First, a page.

As far as superfoods go, turmeric may seem “new” in the sense that it’s trending. However, it’s certainly not new in terms of longevity. It’s been around for ages. According to the book Herbal Medicine: Biomolecular and Clinical Aspects, Second Edition, turmeric has been used as a medicinal plant for around 4,000 years. More recently, its use and benefits have been well-researched with thousands of studies and articles published on it over the past few decades. As you see more and more news about turmeric continue to emerge, you might be wondering what exactly it is and how you can incorporate it into your own healthy diet.
Read on for everything you need to know about turmeric:
What is Turmeric?
Turmeric is a plant related to the ginger says the National Center for Complementary and Integrative Health (NCCIH). It’s roots and stems (also known as rhizomes) are dried and made into the beloved golden spice. In fact, it is turmeric that is responsible for giving curry its golden yellow color. It is also added to a variety of food products and cosmetics due to its golden hue. However, it’s important to note that turmeric is more than just a pretty color. Over the years, research has uncovered a variety of amazing health benefits.
There have been many studies done on turmeric in order to uncover its potential health benefits. According to the Arthritis Foundation, turmeric and its component curcumin have been shown to provide anti-inflammatory benefits and prevent pain and inflammation of the joints in several studies.
There may be a multitude of other health benefits beyond its pain-relieving purpose. Scientists have even found that there may be a link between turmeric and brain cell regrowth. In a study published in the journal Stem Cell Research & Therapy, researchers discovered that when they put neural stems cells in petri dishes and bathed them in extracts of a chemical found in turmeric, up to 80 percent more of the stem cells grew into neurons or other cells, compared to the control experiments where the chemical wasn’t used. These findings just may hold future possibilities for Alzheimer’s research and treatments.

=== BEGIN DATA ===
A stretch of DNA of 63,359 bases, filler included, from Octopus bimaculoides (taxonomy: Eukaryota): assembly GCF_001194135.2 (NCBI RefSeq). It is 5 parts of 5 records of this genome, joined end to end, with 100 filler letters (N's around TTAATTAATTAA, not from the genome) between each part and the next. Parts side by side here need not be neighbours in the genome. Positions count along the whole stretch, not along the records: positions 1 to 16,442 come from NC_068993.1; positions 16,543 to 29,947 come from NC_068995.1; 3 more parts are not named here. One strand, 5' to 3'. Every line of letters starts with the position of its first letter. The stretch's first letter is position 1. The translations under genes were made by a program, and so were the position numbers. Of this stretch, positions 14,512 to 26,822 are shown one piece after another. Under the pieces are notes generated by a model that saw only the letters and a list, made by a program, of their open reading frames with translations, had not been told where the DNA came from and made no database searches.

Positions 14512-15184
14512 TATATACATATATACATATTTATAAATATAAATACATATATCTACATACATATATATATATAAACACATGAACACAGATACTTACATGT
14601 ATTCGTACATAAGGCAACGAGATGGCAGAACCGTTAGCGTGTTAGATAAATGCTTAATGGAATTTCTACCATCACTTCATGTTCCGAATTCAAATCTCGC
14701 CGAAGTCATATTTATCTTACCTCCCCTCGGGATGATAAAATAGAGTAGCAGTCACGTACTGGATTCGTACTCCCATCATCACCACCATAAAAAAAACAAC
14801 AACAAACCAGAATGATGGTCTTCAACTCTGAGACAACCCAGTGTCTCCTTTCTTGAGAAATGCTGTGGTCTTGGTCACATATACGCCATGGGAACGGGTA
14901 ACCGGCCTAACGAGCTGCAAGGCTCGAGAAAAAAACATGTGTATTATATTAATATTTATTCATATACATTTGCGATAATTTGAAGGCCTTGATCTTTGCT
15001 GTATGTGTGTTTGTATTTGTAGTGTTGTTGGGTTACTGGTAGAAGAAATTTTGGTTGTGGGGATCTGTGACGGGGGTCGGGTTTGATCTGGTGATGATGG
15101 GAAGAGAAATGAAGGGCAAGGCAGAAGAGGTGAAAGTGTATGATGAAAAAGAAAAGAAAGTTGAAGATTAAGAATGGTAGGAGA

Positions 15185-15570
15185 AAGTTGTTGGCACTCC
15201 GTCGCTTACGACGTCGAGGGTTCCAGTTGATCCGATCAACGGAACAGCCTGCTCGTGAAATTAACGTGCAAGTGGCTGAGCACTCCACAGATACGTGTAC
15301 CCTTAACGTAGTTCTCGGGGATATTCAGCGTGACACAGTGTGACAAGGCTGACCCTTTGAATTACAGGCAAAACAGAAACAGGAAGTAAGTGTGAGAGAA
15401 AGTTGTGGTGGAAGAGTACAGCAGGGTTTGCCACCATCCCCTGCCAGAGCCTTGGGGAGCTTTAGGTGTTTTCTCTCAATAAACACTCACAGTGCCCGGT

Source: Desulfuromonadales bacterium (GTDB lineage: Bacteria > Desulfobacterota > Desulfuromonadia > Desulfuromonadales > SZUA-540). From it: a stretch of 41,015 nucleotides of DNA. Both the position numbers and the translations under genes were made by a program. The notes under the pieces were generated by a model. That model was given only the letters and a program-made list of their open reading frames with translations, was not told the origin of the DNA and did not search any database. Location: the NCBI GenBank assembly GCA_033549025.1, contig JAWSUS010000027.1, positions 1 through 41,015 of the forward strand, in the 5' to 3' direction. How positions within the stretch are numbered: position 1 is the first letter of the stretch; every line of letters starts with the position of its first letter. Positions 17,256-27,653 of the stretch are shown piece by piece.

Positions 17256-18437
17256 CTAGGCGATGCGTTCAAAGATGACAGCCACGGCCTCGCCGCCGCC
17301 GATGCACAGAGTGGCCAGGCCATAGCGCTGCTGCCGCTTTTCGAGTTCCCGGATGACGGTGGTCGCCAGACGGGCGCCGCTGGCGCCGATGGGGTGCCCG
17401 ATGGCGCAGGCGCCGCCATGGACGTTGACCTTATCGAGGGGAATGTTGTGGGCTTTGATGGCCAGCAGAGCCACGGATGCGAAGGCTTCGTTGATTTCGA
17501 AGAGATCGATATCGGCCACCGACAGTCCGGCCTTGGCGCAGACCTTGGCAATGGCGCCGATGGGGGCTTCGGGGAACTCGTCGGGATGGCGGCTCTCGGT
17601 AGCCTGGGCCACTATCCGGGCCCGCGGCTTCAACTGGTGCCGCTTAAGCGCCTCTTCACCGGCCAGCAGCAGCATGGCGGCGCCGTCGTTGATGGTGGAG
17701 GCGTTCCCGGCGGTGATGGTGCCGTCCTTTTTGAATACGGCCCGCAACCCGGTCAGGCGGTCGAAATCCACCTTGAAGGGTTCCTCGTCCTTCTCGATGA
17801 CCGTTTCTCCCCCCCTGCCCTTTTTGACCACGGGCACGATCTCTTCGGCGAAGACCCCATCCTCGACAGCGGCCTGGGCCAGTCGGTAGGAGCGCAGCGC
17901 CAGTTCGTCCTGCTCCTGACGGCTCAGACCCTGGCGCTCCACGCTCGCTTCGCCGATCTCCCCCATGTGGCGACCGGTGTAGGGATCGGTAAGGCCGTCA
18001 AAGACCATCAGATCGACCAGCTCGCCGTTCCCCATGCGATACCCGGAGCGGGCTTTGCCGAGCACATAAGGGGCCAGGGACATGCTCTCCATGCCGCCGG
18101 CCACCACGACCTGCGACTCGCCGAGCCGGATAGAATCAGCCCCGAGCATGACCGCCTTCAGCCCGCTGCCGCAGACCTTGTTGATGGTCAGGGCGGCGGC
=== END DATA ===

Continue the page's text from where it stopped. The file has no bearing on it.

In addition to brain health, NCCIH states that other studies have researched the compounds found in turmeric for potentially treating diabetes, cancer, colitis and arthritis. However, more research is needed in these areas. Researchers have even studied the chemical curcumin and its ability to fight heart disease. According to Healthline, several studies suggest that curcumin can improve the lining of blood vessels and decrease inflammation, both of which play a role in developing heart disease.
No matter what its exact benefit, it’s clear that turmeric is a potent antioxidant that may deliver a variety of benefits. For that reason, you’re likely wondering how you can get more of it into your diet.
Turmeric in the Diet
If you’re interested in turmeric as a supplement, there are a lot of options. It’s important to do your research and make sure that you are getting a high-quality product. It’s always important before starting any new supplement regimen, that you first check with your doctor. You should also avoid taking excessively large doses.
Instead of taking turmeric as a supplement, you could also incorporate the spice into your diet when cooking. There are many different ways to add ground turmeric to your foods. You could blend it into smoothies, add it to soups and stews and even mix it into your tea as it brews. Cooking lentils and legumes in olive oil mixed with a teaspoon of turmeric is a great way to add some flavor while also boosting the health power of your meal.
You might also consider cooking with fresh turmeric—right from the root. Just like ginger root, you can grate it or cut it and add it directly to meals. Consider stirring freshly grated turmeric into your salad dressings, batters for baking or even your smoothies. You’ll intensify the flavor and increase the health potency of your dish. Juicing turmeric has also been a popular method of getting more of this zesty spice.
If you’re looking to add more if this spice to your menu, you will be happy to know that it’s considered a Free Food on the Nutrisystem program! Check out these Nutrisystem-approved recipes featuring turmeric:
- Morning Tofu Scramble >
- Ground Turkey and Veggie Curry With Brown Rice >
- Boneless Garlic Ginger Chicken Bites >
No matter how you choose to consume it, research certainly seems to lean in the favor of finding ways to add turmeric to your diet. With all the potential health benefits and its bold flavor, you’ll be glad you did.
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